Megan Bednarz and Rachel Morrison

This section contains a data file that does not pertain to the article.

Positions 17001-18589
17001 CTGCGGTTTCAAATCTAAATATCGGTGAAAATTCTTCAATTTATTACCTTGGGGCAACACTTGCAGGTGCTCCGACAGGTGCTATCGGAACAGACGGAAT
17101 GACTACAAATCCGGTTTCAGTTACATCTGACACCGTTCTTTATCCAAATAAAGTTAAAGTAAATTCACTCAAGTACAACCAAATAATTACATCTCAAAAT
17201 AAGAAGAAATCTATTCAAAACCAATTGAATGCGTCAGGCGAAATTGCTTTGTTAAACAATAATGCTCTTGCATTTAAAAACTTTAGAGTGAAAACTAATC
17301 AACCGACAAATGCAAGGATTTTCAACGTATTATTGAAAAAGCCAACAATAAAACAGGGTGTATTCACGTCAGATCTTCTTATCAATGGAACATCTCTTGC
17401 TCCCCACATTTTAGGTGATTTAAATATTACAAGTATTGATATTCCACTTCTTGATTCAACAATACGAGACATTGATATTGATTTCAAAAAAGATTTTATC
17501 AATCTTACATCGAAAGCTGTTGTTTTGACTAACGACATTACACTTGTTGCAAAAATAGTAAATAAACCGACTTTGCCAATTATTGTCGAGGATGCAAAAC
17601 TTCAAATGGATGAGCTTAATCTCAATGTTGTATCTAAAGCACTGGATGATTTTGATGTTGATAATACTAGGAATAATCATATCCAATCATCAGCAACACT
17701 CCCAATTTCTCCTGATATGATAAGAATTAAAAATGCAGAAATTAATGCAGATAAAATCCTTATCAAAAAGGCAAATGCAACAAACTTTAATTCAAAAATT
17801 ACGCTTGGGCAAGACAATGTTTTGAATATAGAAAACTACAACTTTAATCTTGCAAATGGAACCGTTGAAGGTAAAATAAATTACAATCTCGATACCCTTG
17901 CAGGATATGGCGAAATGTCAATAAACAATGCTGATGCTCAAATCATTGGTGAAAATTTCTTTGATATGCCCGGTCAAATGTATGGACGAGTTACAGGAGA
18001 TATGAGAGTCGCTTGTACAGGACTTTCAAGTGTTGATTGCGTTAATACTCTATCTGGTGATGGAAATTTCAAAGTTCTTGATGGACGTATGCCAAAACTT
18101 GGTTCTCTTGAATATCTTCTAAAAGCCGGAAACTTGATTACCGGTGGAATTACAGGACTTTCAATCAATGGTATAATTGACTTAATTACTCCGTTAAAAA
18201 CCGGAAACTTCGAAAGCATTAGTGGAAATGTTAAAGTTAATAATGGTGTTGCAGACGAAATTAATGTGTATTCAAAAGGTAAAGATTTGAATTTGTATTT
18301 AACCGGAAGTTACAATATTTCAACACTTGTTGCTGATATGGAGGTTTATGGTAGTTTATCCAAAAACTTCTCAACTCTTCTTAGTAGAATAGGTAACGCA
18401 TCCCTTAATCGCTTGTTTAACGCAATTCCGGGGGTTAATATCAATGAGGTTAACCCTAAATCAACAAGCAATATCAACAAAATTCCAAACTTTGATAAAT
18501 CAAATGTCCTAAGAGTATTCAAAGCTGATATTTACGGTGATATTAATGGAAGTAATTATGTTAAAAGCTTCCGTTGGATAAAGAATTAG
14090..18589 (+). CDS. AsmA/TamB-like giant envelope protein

The prominence of diseased coral, or lack of large and healthy corals, is notable when snorkeling around Discovery Bay, Jamaica. The purpose of this study was to take a closer look at the relationship between the distribution of diseased coral and the wave action at six sites in the bay. Our study was narrowed to a select few physical factors including wave action and turbidity in the sea grass, mangroves, boat channel, jetty, back reef and reef crest. A survey of twenty corals at each site was completed to quantify the presence of disease. Three sets of clod cards were placed at each site, at two depths, for twenty-four hours to determine a percent loss due to water dissolving Plaster of Paris cubes. In an area with maximum wave action, like the reef crest, abundance and diversity will be negatively impacted. In an area with low wave action, like the sea grass, there will be an increase in sedimentation, which will also negatively impact corals. Other factors like depth, light, and salinity and anthropogenic forces were not measured but contribute to the presence and spread of disease. There was no direct correlation between a specific disease and wave action.